It all started in the fourth grade. You laugh, but it’s true. My teacher, Ms. McNulty, was a huge champion for creative writing. She encouraged me to explore the bounds of my imagination without censoring anything or worrying if it was grammatically correct or not. I loved writing stories for her. Then she died.
For a long time after that I didn’t write creatively. All through high school I wrote formulaic book reports that consisted of nothing more than drawing a cover image and writing a point-form synopsis. In my first year of university I failed the English Composition Test that was intended to determine if the student was proficient in English. My professor thought there must have been a mistake and filed an inquiry with the board.
As it turned out, they had failed me because I had taken a creative angle on the essay portion, which they considered “off-topic”. When I rewrote the exam, I gave them a bland regurgitation of the facts, and I received full marks. It was fairly clear that imagination and creativity had no place in the world of scientific papers, meta-analysis, and defending a thesis.
Eight years and three degrees later, technical writing was etched in my brain. Deep.
It wasn’t until I went into private practice as a therapist that I started to use my creativity again. I had to. As you can imagine, not every person fits the textbook case studies we were taught in school. In fact, nobody does. It became obvious very quickly that a list of generic questions on a sheet of paper were not the best way to get to know and understand a person.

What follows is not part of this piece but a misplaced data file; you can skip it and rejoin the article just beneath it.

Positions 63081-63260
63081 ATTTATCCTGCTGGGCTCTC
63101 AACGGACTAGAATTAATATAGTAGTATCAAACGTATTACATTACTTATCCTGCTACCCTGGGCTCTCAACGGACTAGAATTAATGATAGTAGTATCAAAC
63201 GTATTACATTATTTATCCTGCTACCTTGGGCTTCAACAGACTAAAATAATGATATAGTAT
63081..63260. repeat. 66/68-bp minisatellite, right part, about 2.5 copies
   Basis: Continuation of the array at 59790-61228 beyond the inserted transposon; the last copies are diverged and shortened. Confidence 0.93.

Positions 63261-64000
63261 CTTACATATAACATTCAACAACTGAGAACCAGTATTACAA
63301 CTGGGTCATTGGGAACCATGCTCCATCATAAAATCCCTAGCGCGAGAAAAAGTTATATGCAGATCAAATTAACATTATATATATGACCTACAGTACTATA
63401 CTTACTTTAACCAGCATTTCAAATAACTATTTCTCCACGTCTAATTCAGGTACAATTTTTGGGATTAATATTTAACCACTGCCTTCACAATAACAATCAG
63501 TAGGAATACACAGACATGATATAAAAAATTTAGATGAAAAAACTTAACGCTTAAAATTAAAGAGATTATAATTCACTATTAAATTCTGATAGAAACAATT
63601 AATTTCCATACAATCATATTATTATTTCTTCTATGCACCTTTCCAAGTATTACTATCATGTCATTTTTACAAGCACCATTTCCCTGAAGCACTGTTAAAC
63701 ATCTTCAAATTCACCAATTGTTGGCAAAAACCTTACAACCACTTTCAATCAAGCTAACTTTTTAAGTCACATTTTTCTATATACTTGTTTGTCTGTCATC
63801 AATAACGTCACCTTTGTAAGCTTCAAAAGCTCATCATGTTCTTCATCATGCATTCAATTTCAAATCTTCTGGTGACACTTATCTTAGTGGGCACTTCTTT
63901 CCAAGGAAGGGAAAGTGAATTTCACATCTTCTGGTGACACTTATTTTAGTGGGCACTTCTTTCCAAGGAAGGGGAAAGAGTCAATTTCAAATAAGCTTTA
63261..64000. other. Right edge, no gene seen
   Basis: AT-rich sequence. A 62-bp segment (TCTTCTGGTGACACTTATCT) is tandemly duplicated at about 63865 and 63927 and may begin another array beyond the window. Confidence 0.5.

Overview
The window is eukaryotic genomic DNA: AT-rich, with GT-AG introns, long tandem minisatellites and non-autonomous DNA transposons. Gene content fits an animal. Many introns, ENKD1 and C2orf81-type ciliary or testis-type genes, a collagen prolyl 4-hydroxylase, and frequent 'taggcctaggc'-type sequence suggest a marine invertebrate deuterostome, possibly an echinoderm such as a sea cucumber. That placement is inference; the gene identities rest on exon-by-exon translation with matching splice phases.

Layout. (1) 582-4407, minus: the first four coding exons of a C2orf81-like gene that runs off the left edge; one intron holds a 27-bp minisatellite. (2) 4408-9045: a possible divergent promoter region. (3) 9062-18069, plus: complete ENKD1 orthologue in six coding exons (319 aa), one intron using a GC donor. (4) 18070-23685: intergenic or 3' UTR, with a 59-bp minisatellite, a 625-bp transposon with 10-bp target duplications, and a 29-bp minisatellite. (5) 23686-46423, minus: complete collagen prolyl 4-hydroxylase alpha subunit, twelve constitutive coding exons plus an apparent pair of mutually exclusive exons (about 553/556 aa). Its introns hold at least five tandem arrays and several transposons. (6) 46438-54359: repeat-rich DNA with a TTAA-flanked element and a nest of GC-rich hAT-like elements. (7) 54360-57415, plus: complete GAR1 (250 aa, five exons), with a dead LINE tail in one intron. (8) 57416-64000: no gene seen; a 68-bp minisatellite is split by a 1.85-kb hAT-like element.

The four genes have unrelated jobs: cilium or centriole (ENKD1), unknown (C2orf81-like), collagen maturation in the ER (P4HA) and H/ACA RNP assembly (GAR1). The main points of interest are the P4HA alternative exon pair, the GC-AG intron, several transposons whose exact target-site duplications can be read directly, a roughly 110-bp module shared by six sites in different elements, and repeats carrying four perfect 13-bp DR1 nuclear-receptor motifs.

Once I was back to using my artistic brain, I started to write again.
I pitched my editorial pieces to a newspaper and they gave me a regular column I called Family Function. It addresses topics related to psychology, behavior, relationships, and communication. I won an award for the column, and people often told me they enjoyed the articles. Partly as a result of the positive feedback, and also because I needed a new challenge, I branched out and wrote a novel.
The first manuscript I wrote wasn’t that good and is still stored on a zip disk somewhere. The second novel I wrote was geared toward reluctant readers and went on to become an iBooks bestseller. The next three, and the ninth book I wrote were acquired by HarperCollins.
ONE PERCENTER, which is the first book in the NOIR ET BLEU MOTORCYCLE CLUB series was picked up by Heather Howland (Associate Publisher at Entangled Publishing) via a twitter pitch party hosted by Brenda Drake. I had never pitched on twitter before, and it was tricky to trim the hook down to 40 characters, but lucky for me, Heather loved it. She also acquired the second book in the series titled THE HANDLER at the same time.
The editorial process with Heather and her team has been an amazing experience. They helped me take a manuscript based on a high concept premise with interesting characters and transform it into a novel that will hit you in the feels. I hope you enjoy reading the edgy and psychologically layered characters of the NOIR ET BLEU MC series as much as I enjoyed writing about them.
I also hope Ms. McNulty would be proud.